This animation spells out "ENJOY IT WHILE YOU GOT IT," as I've realized lately we often fail to recognize how good something is when we're in the moment - sometimes it takes something bad to happen, insert COVID, to realize how special a moment was when in the moment it was a "mundane," ordinary thing - that's why I wanted to use ghosts to represent the haunting feeling that sometimes comes with the disconnect between now and then. I'm working harder to be more present, and not so concerned with what was or what will be. I'm blessed to say the future has often been better than I could've imagined and the past carries the fine line of appreciation and inprisionment, because it's easy to freeze-frame a time, a place, a person to only be that thing. The truth is the only thing that stays the same is the reality of change, to revere the past sidetracks the present moment.
Here's a comic I made for class this week, I want to push myself to see what other definitions of a comic I could come up with. This comic uses the mechanism that is often used to build puppet crankies - the idea of taking 2 handles, attaching a scroll between them and then scrolling the image across a window that's usually cut out of a wooden or cardboard box. I write more about this building process on Substack, sharing it here because that platform doesn't support gifs - so I'll be using my blog as a repository for my animated work to link out to from there.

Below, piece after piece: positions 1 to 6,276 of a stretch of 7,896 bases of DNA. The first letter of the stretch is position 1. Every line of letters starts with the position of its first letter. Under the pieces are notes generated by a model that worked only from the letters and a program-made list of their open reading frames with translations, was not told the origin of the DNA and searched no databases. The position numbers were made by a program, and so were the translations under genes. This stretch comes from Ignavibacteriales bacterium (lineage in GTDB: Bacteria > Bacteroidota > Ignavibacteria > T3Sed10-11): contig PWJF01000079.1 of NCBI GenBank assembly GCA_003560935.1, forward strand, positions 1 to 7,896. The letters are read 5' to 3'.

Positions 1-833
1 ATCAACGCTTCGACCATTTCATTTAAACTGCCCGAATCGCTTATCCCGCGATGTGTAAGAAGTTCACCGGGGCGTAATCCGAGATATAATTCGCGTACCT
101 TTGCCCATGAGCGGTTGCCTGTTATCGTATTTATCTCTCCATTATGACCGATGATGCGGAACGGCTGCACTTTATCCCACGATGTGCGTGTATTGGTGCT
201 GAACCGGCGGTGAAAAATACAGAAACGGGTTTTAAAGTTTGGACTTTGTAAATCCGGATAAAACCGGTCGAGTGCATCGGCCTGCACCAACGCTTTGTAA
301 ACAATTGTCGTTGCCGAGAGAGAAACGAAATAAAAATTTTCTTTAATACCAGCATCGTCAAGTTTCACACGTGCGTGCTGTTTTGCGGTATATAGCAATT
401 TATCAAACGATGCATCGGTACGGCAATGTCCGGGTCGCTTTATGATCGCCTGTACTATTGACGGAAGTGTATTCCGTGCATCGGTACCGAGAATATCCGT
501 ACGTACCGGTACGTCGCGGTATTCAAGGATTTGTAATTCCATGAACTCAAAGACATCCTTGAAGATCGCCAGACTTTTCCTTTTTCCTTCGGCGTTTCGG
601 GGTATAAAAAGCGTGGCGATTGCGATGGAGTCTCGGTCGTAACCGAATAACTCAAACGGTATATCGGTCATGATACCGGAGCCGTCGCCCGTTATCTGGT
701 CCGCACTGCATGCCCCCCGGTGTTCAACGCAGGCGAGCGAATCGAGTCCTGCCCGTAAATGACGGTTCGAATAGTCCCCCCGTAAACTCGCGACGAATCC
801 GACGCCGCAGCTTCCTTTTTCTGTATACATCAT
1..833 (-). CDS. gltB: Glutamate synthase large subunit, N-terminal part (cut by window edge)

Food has been a lifelong passion of mine, as has writing - yet the two only ever cross paths every blue moon. My audience has always encouraged me to write more food-focused work, so I decided to throw my back into it this year and commit to publishing on Substack. You can sign up here for my free newsletter if you want food-centric essays and comics like the Chicago-Style Hot Dog delivered right to your inbox.
UPDATE: My original goal was to publish weekly, however through the process of trying to keep to that rigorous schedule, I learned my life doesn't allow for that frequency. So I've changed my publishing cadence to whenever I find the time, because if it doesn't bring me joy - it's outta here!!
¿Como se dice "Un Blog?"
Here is where I share announcements of all shapes and sizes, and deep dive into my art and music making practices. I aim to demystify the creative process for BIPOC women & NBs.
© 2013 - 2023 Allyson Gonzalez - All Rights Reserved